Gov. Mike Pence snagged President Barack Obama just steps off Air Force One on Friday and asked for help winning federal approval of the state’s plan to expand health care to low-income Hoosiers.
Pence had asked for a private meeting about the issue and instead got about five minutes on the tarmac with the president. His office called it a “brief, candid and substantive discussion” about the state’s proposal to extend the Healthy Indiana Plan to include more Hoosiers.
“We have ruled out expanding traditional Medicaid, but as I reiterated to the president today, if we have the opportunity to build on the Healthy Indiana Plan to expand coverage the Indiana way, we’re open to doing that,” Pence said.
According to Obama’s press secretary, Josh Earnest, the leaders discussed “the administration’s willingness to work with state officials in Indiana to expand Medicaid.”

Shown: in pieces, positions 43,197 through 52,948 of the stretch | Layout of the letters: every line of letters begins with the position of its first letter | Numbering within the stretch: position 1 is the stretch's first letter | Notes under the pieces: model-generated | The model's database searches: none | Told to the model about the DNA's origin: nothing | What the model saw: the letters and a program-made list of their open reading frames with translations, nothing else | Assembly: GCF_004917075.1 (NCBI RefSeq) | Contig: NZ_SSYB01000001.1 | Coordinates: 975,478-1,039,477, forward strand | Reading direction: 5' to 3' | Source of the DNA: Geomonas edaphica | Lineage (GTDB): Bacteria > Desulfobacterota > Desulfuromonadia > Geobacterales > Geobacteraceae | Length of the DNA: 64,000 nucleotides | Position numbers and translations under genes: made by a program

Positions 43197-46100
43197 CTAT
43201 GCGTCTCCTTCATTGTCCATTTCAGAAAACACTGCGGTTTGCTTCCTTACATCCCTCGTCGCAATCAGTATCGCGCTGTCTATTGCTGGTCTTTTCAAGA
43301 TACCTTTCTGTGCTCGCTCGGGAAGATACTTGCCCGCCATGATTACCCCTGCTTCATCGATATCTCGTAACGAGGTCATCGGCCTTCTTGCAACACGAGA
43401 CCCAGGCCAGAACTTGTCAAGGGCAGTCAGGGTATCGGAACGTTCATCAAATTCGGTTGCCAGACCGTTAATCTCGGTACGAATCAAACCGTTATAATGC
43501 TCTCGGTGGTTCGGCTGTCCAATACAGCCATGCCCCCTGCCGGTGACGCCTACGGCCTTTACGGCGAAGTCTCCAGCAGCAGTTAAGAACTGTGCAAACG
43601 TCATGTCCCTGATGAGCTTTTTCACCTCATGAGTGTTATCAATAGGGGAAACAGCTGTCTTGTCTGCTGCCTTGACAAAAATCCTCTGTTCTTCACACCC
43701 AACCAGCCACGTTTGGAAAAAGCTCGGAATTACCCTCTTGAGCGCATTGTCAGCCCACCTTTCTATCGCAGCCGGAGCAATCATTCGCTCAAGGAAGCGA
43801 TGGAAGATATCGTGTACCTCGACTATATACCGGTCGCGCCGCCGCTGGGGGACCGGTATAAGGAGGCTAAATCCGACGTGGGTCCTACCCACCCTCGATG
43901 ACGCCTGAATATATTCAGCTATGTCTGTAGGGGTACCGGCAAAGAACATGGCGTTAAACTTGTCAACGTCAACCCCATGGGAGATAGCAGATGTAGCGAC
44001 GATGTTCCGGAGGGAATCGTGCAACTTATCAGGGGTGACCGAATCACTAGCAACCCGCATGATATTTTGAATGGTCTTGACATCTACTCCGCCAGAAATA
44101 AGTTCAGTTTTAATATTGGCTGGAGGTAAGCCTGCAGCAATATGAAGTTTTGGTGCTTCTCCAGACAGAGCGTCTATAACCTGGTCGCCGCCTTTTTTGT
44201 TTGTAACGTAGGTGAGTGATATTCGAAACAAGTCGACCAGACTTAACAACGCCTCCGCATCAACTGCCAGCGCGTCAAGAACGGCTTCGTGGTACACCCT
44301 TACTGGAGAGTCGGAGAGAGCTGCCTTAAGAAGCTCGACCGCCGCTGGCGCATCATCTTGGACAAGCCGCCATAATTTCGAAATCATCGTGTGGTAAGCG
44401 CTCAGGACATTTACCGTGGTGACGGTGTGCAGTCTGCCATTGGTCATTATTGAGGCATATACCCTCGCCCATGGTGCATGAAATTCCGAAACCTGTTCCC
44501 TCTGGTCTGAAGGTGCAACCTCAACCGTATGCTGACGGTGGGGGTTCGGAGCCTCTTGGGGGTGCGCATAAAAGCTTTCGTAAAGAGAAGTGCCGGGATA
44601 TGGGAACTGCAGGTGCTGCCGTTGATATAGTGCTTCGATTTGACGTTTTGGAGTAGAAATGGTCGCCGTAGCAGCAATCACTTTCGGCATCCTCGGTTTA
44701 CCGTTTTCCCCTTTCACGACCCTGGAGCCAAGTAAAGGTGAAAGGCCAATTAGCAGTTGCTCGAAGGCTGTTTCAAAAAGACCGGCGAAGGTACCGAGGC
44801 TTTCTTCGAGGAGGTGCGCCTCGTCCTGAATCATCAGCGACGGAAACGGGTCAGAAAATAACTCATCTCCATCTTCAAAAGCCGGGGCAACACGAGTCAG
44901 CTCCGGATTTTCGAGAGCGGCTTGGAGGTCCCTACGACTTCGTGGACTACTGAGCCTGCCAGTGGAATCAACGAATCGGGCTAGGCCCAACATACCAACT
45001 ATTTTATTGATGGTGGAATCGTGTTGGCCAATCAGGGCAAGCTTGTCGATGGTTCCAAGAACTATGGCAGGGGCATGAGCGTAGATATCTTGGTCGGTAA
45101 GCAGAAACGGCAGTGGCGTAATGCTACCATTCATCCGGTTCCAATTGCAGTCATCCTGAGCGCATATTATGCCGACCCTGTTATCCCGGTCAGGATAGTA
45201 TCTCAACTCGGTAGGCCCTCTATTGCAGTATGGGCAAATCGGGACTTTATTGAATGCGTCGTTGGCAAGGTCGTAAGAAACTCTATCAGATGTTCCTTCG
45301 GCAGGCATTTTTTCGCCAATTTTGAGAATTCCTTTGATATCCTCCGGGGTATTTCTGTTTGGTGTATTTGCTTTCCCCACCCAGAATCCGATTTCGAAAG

Pence has asked the Centers for Medicare and Medicaid Services to approve an expansion of the state’s Healthy Indiana Plan, which the Republican governor has dubbed HIP 2.0. The plan would use Medicaid dollars and replace a traditional Medicaid expansion called for by the federal Affordable Care Act.
But the Obama administration has questions about the proposal, particularly requirements that participants share in the cost of their care. That’s not required in traditional Medicaid.
“We talked through a number of issues that have arisen in the course of our discussions,” Pence said. “And I appreciated the opportunity to call the matter to his personal attention.”
Negotiations between the Obama and Pence administrations are ongoing.
“More than two dozen states have accepted the administration’s offer that has given millions of American access to quality, affordable health care,” Earnest said Friday. “Thousands of Hoosiers would benefit too.”